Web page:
You probably know some of the benefits of strength training, such as how it increases your physical strength and helps you lose weight faster. What you might not know is that those benefits increase as you age. In fact, strength training can help women over 50 improve their metabolism, fight muscle deterioration, and maintain good bone health. Let’s discuss the health benefits as well as how to get started with a strength training routine.
Improve Your Metabolism
The higher your muscle mass, the faster your metabolism will be. One of the best ways to increase your muscle mass, and thus speed up your metabolism, is strength training. Good metabolic health is crucial to a number of health functions, most famously maintaining a healthy weight or losing weight. It also decreases your risk of heart disease, obesity, type 2 diabetes, stroke, kidney disease, and fatty liver disease.
Fight Against Muscle Deterioration
On average, adults over 50 lose 3% of their muscle mass each year. When you have lower muscle mass, your balance worsens, you lose strength, and it’s easier to gain weight. In order to combat muscle deterioration and avoid these harmful side effects, older women should strength train a couple of times a week. You might even see results quicker than you expected as muscle mass starts to increase after 8 weeks of consistent strength training.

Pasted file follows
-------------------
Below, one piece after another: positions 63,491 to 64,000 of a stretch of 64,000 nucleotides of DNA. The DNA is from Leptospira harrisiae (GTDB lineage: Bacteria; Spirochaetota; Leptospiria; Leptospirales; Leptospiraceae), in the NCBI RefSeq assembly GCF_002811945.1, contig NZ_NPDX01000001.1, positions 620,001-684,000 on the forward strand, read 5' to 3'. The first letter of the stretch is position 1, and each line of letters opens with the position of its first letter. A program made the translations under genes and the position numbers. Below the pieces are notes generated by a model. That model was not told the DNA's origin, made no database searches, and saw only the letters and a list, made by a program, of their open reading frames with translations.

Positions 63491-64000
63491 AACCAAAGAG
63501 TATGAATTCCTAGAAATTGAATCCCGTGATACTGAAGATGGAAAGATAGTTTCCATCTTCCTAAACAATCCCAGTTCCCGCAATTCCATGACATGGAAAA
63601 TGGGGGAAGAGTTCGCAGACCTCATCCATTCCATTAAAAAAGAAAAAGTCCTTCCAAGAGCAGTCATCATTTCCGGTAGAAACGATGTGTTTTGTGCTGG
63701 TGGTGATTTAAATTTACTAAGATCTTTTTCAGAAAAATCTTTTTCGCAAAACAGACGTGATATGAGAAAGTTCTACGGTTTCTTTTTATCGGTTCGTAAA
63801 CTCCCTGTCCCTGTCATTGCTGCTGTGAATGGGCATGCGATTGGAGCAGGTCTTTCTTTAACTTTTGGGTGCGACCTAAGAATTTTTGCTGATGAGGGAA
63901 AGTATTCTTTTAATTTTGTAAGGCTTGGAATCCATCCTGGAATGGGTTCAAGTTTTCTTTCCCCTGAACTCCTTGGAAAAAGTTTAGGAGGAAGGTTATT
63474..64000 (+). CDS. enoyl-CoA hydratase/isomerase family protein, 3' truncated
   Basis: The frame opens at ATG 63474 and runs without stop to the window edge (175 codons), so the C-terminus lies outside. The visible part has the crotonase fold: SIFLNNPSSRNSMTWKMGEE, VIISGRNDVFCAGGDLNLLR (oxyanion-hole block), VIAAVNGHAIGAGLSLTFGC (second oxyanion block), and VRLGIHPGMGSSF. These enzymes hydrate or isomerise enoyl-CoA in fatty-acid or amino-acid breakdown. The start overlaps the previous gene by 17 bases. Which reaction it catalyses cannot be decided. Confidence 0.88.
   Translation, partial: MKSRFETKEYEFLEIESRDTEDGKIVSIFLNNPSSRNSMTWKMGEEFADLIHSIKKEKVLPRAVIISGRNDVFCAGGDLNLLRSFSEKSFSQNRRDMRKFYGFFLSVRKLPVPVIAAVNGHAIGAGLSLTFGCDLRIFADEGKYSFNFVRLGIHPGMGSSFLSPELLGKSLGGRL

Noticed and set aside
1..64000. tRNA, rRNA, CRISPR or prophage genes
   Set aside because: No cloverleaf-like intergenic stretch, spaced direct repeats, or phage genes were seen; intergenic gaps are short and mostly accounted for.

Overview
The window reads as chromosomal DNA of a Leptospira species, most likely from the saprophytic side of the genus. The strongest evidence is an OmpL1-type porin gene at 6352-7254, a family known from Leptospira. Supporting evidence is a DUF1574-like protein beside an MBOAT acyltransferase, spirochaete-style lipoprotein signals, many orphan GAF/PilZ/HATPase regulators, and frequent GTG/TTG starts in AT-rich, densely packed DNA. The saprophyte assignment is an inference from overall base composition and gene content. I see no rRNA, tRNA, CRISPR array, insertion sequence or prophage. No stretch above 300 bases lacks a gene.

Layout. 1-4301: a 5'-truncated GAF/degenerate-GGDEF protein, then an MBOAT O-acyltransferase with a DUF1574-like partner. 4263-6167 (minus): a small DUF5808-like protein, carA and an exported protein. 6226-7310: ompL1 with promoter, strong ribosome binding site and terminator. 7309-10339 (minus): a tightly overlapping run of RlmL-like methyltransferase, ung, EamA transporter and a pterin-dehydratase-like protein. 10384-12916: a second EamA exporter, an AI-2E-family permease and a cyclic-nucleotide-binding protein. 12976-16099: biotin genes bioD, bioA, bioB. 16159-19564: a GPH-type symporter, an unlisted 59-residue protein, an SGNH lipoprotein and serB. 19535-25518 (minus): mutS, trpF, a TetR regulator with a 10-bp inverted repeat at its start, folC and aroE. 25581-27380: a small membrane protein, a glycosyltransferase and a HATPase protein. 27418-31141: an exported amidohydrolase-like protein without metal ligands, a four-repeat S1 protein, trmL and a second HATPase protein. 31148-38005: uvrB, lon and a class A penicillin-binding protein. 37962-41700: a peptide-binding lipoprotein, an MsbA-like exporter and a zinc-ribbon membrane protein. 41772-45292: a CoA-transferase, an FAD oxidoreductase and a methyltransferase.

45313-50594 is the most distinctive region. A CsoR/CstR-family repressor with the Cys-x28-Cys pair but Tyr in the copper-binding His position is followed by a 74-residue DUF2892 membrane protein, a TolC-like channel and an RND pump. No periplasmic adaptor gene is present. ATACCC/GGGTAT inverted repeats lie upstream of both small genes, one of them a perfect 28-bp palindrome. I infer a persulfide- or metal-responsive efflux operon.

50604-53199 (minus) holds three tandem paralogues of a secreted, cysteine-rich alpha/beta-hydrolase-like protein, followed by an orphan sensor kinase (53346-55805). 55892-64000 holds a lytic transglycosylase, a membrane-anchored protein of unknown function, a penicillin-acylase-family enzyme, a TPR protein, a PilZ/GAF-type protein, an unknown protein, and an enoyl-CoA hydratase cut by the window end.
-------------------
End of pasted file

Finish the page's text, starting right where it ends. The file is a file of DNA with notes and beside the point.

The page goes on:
Keep Your Bones Healthy
Oestrogen, the hormone responsible for bone health in women, decreases during menopause. This puts older women at risk for osteoporosis, a condition where bones weaken due to a loss of minerals, such as calcium. If your bone density is lower, it’s easier to break bones and you may experience more severe side effects from bones breaking. Strength training can combat this natural loss of estrogen as women age and help prevent osteoporosis.
How to Start Strength Training
You might be wondering where to start and what level of commitment is needed to see these benefits. Strength training doesn’t have to include squatting 200 pounds at the gym or training twice a day. In fact, intense weight lifting could lead to more injuries. To start, check out strength training programs that rely on free weights, pilates, or other low to moderate intensity exercises. Here are 11 moves to get you started.
Now that we know what you should do during workout sessions, how many times a week should you train? It’s recommended to strength train two to three times a week–and to be consistent by showing up week after week. The frequency doesn’t matter as much as the consistency, especially when starting out.
If you’re looking for more guidance on developing a custom strength training program, check out our group fitness offerings. In our classes, you’ll learn even more strength training moves to improve your metabolism, bones, and muscle mass while av